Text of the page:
"To be successful in shipping fish, you have to be able to handle any problems when they do arise. In other words, do whatever it takes to make the customer happy and satisfied," he says.

Keeping the customer happy and satisfied will mean long hours for the self-employed shipper. Self-employed shippers usually work more than 40 hours a week and may face some very long days. "Christmas is just nuts," reports Caluya, who typically works 12-hour days during the holidays. "You're beat to the max," he adds.

Caluya's "normal" routine is anywhere from 60 to 80 hours a week. "That's what it takes to be successful," he says.

There are some rewards, however, including money. Although a first-year entrepreneur may not net a huge amount due to start-up costs and marketing expenses, seafood shipping is still a good catch.

"When I started in 1978, I took home -- after taxes -- about $300 per week."

Caluya says both his business and his income have grown substantially. Depending on sales, Caluya reports an income ranging from $30,000 to $80,000 a year.

Interested in being a seafood shipper? Get out your checkbook. Although a small retail shipping business is probably the least costly way to get into the business, future shippers still face expensive start-up costs.

"I would say start-up costs -- if you're starting from scratch for equipment and everything, including products -- are anywhere from $200,000 to $500,000. It all depends on what kind of a set-up you want," explains Caluya.

Add to these costs your "fish education." Successful shippers need to know shipping rules, regulations, and even the difference between various species of fish. Working in the seafood industry for a processor, supplier or market, or finding a shipping mentor to teach you the ropes, will help future shippers avoid costly mistakes.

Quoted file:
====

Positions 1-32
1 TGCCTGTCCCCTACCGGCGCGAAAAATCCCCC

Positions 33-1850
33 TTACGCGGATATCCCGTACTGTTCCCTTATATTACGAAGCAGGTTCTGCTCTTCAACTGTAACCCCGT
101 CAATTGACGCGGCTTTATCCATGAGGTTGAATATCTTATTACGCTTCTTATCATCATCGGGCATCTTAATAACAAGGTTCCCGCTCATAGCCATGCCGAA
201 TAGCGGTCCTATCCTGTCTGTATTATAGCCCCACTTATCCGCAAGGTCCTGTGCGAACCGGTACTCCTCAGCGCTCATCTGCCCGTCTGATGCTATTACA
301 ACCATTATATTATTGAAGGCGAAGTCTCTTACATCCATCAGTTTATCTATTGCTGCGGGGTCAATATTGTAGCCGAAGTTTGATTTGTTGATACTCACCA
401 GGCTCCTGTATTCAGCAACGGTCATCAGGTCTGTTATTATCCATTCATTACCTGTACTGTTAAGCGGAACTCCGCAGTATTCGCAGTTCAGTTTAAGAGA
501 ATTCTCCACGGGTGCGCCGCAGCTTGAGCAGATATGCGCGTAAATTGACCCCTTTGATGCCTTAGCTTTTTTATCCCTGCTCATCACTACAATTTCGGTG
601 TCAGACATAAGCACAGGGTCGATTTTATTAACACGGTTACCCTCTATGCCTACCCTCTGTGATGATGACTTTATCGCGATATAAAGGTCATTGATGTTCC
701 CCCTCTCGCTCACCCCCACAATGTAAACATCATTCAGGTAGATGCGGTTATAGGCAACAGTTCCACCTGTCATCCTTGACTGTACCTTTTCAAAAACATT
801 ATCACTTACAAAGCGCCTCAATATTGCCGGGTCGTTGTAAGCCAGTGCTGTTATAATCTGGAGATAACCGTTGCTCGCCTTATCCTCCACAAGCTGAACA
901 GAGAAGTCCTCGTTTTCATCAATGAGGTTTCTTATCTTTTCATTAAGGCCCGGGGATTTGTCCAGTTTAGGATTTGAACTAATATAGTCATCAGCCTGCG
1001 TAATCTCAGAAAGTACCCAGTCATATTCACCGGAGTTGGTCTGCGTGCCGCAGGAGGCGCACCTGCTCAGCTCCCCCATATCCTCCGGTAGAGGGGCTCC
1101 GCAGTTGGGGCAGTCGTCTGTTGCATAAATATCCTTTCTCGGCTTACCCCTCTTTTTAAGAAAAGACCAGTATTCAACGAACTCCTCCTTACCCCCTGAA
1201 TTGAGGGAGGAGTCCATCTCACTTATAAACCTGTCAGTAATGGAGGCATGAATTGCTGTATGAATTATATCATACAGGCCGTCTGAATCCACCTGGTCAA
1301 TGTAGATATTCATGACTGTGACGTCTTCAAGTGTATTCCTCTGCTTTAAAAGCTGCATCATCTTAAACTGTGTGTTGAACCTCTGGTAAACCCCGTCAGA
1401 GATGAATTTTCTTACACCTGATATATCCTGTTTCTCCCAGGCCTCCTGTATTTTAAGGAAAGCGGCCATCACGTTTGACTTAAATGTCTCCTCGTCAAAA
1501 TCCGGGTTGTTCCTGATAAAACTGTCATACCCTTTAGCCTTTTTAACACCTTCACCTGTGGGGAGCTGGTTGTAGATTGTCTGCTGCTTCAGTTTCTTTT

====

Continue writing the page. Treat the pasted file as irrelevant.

"Listen to the people that have been there a long time and pick their brains. In other words, learn all you can from the old-timers," stresses Caluya.

Fiorillo recommends direct industry experience before striking out on your own. "There are always entry-level positions through large suppliers," he points out. Working for one of the "big guys" will give you a broad overview of the industry, plus provide fantastic experience.

Other advice for the seafood shipping entrepreneur? "You need a sound knowledge of markets, processing technology, a strong business background and a multi-species niche-market approach," advises Dave Smith, a West Coast commercial fisheries development officer.

A future niche market might be a marriage between retail business and current technology. Caluya has a website complete with fish prices, ordering information and recipes. Seafood buyers anywhere in the world can send Caluya an order by e-mail and receive their fish within a few days.

Whether successful seafood entrepreneurs choose a retail store or an electronic one, the future of seafood shipping is happily swimming along.

Links

SeaFood Business
Trade magazine detailing seafood trends and tips

National Fisheries Institute
U.S. seafood information